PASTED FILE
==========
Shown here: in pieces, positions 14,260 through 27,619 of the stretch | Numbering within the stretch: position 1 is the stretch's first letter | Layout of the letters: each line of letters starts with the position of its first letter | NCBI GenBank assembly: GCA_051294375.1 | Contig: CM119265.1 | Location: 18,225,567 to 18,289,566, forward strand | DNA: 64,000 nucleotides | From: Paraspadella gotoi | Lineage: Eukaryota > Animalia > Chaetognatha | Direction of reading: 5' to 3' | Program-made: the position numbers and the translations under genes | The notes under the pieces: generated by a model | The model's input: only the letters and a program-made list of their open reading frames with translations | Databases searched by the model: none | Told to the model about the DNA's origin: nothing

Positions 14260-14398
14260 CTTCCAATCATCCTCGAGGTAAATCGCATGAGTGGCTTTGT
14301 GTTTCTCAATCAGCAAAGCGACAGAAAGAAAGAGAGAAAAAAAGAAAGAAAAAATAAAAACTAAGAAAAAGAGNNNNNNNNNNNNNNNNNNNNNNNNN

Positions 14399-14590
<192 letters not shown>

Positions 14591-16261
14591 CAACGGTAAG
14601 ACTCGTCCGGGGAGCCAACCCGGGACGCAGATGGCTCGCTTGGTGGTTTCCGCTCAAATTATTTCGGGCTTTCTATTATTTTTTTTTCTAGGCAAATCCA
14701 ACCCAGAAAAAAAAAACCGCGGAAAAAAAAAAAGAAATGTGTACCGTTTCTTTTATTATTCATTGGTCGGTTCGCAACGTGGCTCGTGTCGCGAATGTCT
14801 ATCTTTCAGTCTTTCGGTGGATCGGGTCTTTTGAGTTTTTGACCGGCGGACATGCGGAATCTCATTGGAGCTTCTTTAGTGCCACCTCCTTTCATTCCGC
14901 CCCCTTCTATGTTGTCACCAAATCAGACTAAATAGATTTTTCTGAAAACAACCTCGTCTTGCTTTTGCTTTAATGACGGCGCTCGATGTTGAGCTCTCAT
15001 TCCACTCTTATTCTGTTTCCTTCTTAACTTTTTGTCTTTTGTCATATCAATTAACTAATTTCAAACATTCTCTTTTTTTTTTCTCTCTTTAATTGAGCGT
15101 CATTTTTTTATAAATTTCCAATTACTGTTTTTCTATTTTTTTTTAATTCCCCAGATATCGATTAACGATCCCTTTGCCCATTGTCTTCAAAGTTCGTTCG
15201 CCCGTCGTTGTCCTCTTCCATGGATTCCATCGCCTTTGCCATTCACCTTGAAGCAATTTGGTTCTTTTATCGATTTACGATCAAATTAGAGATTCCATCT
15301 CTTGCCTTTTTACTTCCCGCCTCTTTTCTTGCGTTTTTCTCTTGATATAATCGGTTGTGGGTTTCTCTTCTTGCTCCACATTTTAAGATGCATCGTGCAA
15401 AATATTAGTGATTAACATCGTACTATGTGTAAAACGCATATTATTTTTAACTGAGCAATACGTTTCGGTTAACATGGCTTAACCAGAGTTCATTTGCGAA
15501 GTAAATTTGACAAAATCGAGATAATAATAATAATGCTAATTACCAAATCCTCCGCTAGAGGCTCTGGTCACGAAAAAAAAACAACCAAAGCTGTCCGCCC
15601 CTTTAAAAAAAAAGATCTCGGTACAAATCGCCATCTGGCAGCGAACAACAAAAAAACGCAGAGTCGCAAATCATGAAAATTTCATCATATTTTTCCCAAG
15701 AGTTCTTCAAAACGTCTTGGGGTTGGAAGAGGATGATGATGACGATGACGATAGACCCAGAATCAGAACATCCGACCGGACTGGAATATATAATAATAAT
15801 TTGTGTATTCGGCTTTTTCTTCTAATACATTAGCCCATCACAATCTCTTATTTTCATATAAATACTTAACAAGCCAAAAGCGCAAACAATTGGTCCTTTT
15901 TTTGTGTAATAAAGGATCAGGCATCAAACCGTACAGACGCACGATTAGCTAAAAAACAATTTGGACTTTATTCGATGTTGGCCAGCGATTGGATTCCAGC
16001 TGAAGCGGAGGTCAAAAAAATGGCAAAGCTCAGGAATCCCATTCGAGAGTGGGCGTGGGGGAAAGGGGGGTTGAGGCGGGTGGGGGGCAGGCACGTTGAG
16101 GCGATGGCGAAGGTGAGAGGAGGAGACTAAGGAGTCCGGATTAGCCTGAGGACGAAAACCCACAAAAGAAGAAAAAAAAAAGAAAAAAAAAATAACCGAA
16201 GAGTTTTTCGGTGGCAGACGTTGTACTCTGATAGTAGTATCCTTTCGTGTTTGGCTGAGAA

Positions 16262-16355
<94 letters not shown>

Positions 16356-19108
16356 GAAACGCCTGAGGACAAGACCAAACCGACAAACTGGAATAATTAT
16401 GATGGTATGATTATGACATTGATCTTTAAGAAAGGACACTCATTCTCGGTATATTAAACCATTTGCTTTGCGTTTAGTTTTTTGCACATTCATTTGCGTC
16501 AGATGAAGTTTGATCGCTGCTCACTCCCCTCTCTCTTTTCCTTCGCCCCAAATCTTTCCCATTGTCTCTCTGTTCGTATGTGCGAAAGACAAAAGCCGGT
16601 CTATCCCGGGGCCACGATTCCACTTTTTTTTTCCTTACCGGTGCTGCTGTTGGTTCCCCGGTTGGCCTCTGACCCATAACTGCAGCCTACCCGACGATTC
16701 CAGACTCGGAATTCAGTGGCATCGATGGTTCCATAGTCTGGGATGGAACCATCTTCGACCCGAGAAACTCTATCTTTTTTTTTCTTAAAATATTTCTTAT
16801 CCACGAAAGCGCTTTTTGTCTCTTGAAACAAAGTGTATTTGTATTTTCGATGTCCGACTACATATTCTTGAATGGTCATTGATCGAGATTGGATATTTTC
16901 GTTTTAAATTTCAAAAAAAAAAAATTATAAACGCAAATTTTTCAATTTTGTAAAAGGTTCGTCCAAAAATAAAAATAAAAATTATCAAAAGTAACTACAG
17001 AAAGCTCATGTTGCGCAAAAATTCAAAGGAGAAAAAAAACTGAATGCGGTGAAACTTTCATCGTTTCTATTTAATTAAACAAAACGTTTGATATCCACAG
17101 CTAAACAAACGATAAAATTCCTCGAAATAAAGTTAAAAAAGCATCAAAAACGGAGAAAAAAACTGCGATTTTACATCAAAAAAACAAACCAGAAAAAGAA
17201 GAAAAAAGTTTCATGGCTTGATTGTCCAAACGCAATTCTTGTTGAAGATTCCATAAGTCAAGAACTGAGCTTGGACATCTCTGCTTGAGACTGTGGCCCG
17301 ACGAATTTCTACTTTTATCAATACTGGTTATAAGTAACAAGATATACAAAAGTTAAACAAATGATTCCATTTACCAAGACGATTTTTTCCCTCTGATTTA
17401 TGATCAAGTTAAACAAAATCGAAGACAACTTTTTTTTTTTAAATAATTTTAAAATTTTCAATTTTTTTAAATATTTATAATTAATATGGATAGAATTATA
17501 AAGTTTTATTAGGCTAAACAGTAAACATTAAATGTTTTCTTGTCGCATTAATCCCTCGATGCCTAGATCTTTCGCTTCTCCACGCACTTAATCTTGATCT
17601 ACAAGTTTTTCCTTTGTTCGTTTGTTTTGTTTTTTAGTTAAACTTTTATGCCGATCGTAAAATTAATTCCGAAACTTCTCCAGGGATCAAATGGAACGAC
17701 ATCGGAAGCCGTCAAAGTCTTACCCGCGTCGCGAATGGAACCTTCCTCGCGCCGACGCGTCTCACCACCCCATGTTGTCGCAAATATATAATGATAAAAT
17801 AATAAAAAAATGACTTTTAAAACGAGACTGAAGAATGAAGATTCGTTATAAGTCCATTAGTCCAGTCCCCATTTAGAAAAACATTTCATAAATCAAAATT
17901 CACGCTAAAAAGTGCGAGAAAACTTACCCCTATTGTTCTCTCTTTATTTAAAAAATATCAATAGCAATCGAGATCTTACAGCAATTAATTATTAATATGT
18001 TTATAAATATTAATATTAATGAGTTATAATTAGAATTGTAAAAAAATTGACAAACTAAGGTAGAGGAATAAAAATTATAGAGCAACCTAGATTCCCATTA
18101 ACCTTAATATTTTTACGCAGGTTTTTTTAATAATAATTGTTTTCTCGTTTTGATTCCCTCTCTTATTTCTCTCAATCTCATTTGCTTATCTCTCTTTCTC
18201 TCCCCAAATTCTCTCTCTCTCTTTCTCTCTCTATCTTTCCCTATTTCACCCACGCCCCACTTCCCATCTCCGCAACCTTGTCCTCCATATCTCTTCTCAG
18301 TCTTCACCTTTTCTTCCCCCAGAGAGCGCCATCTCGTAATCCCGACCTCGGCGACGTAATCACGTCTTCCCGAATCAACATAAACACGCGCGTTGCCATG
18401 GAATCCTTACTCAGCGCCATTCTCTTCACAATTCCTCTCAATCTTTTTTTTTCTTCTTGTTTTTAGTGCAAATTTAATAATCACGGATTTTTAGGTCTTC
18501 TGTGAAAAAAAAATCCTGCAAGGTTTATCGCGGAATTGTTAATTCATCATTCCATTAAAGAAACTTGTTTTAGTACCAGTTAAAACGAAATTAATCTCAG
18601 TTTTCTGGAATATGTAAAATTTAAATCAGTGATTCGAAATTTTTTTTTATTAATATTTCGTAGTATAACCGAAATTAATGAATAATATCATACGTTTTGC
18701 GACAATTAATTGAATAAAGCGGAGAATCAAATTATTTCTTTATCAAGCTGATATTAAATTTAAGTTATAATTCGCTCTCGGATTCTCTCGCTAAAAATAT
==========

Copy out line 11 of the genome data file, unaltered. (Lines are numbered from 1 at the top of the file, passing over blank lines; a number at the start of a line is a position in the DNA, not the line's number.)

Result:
14801 ATCTTTCAGTCTTTCGGTGGATCGGGTCTTTTGAGTTTTTGACCGGCGGACATGCGGAATCTCATTGGAGCTTCTTTAGTGCCACCTCCTTTCATTCCGC